LONG BEACH, CALIF., NOV. 20 -- When the local Christian Fellowship Athletic League asked George Allen to give a speech, the group offered six footballs as an inducement. Hardly an overwhelming donation.

With Allen badly in need of rest, his energy sapped by a season nothing short of remarkable, a refusal seemed certain. But he hasn't decided yet. Footballs are something his players at impoverished Long Beach State could use.

"I wouldn't normally speak for six footballs," Allen said today at a meeting with reporters. "{But} at Long Beach, I might consider that. . . . This is a Division I school, but we need so much to make it Division I."

Such as footballs. Or an on-campus stadium. Or, at the very least, some fan support and a tailback.

Until Allen, 72, tires of the coaching grind -- and he hasn't showed signs yet -- he'll pursue all of these things and more to add to the memories of a 1990 season that saw his team open with three losses and finish with three victories.

Long Beach State, which in 1986 nearly dropped football for lack of funds, defeated Nevada-Las Vegas, 29-20, Saturday to finish the year at 6-5. Somehow, Allen guided the 49ers, whose quarterback and defensive linemen hadn't played a down in college before their Sept. 1 opener at Clemson, to their first winning season in a half-decade.

"I think the season that we just completed was a remarkable football season," said Allen, who coached the Redskins from 1971-77 and the Los Angeles Rams (1966-70) before that. "I don't think you'll ever see another season at Long Beach again, maybe anywhere else, quite like it.

"Some people pointed out to me last night that we could have been 7-4. I also realize we could have been 0-11."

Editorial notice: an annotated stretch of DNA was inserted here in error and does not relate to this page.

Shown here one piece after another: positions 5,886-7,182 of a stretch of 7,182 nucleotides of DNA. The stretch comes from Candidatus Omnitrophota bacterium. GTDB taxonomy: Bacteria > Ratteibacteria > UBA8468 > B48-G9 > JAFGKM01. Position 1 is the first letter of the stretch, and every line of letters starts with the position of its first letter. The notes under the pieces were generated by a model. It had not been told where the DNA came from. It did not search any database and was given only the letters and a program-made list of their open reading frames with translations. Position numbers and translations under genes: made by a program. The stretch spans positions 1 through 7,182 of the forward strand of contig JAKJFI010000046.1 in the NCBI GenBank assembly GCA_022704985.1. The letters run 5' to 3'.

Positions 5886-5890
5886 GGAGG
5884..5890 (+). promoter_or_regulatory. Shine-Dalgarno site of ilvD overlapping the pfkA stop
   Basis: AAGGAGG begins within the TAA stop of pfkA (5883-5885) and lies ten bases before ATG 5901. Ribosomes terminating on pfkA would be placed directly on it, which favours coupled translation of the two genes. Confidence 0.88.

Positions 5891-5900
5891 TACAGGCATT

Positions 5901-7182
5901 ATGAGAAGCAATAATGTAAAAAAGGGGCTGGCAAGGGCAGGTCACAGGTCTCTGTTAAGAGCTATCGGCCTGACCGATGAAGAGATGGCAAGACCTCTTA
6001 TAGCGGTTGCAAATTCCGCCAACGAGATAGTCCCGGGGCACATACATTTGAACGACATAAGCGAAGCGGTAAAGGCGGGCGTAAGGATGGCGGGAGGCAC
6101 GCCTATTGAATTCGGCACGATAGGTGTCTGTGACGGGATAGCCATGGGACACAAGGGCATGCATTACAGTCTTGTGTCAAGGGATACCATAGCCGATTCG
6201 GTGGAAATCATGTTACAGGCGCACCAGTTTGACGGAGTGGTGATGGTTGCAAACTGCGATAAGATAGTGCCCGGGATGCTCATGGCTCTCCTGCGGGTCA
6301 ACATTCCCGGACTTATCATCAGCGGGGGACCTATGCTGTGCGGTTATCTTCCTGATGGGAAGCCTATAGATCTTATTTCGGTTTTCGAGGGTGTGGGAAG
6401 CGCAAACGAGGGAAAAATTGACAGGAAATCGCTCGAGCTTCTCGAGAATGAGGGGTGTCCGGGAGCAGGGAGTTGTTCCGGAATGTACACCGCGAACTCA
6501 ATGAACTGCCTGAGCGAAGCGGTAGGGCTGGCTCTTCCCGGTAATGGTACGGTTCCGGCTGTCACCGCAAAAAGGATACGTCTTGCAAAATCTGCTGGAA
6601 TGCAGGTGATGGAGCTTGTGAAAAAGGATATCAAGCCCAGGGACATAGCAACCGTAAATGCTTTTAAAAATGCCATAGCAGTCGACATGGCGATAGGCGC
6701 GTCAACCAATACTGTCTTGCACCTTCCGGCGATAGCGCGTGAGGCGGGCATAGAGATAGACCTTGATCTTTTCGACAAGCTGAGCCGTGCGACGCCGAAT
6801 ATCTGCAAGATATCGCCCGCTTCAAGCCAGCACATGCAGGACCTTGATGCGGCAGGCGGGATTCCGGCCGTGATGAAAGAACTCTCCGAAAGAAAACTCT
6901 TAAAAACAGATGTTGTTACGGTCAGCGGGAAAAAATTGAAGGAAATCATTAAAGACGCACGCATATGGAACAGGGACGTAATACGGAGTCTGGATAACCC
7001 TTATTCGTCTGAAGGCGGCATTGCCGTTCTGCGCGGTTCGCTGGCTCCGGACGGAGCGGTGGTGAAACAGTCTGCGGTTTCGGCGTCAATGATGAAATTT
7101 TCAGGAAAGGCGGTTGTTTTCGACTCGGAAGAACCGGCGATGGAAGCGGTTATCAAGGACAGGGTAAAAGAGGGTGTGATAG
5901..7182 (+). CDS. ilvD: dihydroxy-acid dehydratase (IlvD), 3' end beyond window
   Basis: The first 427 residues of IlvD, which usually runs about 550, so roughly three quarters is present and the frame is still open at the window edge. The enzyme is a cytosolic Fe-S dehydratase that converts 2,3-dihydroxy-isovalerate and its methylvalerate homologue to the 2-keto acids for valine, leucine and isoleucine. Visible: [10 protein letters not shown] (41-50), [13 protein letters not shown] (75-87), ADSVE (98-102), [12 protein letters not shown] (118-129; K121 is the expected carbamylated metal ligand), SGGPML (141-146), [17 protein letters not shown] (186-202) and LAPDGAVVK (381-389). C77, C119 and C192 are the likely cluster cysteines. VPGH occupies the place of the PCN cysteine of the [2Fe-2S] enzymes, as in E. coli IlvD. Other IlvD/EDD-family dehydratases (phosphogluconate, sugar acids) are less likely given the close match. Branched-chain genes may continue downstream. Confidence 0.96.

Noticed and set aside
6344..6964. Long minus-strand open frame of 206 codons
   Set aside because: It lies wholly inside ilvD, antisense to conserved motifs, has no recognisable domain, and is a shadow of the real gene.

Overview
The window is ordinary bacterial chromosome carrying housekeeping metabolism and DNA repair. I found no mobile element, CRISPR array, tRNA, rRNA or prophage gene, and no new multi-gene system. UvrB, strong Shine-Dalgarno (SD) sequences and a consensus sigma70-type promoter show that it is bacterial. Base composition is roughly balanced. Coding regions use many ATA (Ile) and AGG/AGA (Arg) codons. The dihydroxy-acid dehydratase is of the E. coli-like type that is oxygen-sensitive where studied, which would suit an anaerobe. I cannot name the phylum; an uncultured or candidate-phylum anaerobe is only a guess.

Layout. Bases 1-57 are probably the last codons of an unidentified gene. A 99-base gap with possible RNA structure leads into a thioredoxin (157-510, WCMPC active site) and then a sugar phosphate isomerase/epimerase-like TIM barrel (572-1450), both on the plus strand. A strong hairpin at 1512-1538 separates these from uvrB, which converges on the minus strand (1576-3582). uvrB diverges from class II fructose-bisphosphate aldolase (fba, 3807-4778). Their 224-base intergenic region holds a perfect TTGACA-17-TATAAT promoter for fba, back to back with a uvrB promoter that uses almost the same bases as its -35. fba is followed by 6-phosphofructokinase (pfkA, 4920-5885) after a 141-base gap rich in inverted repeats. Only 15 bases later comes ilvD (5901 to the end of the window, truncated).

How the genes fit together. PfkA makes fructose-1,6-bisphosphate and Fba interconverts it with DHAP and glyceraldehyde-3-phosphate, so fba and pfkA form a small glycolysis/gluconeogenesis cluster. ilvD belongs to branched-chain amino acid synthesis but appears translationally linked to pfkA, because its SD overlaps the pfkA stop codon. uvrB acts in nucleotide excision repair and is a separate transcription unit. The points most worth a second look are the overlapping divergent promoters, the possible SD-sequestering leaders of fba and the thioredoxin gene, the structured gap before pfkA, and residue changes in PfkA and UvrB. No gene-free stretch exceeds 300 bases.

It certainly looked that way in mid-September, as Allen's team, lacking experience and depth, was beaten on the road in succession by Clemson (59-0), Utah State (27-13) and San Diego State (38-20).

Then came the turning point: a 28-7 home victory over the University of the Pacific, whose quarterback, Troy Kopp, routinely has 400-yard passing games. It was the first of six consecutive victories at Veterans Stadium, where Allen's team never lost -- though it needed a bus to get there.

"There was a lot of {talk} going on that we might not win a game," Allen said. "We were making a lot of mistakes. The thing that made {the victory over Pacific} so remarkable was that we put in a completely new defensive game plan."

Allen's flexibility and ingenuity helped the 49ers reestablish themselves -- and his reputation as a master coach and motivator. Coaxed out of a six-year retirement 11 months ago to save the sinking program, Allen revived interest in an area that seemingly forgot football, much like he did with the Redskins in the '70s.

"I've never had a team that tried harder," Allen said. "I'm really proud."

With Allen, the 49ers finished in the top half (fourth) of the Big West Conference for the first time since 1986. The average attendance for Long Beach State games increased by 44 percent.

Todd Studer, Allen's rookie quarterback, adapted quickly and threw for more than 2,600 yards. Defensively, the 49ers had three players with at least 90 tackles. And in three of the team's six victories, Long Beach State scored the winning touchdown with less than two minutes remaining.

Allen's satisfaction was "tremendous, because these players needed success. Winning is the best medicine for a program that hasn't won in five years. . . . What we accomplished this season was more significant than winning a championship."

Given the choice, Allen would like "to just go home and go to sleep" for the next few months. But, as he knows, the rebuilding process doesn't stop during the offseason.

Recruiting and speaking engagements figure to take up some of his vacation time, along with a never-ending campaign to construct an on-campus stadium. That, however, won't be happening anytime soon, Allen said. Five months passed before he saw the first drawing for a new facility.

"Until Long Beach gets a stadium, they'll always be on the verge, always struggling and always fighting for their lives," Allen said. "When you have your stadium, the program is here to stay, whatever the division is."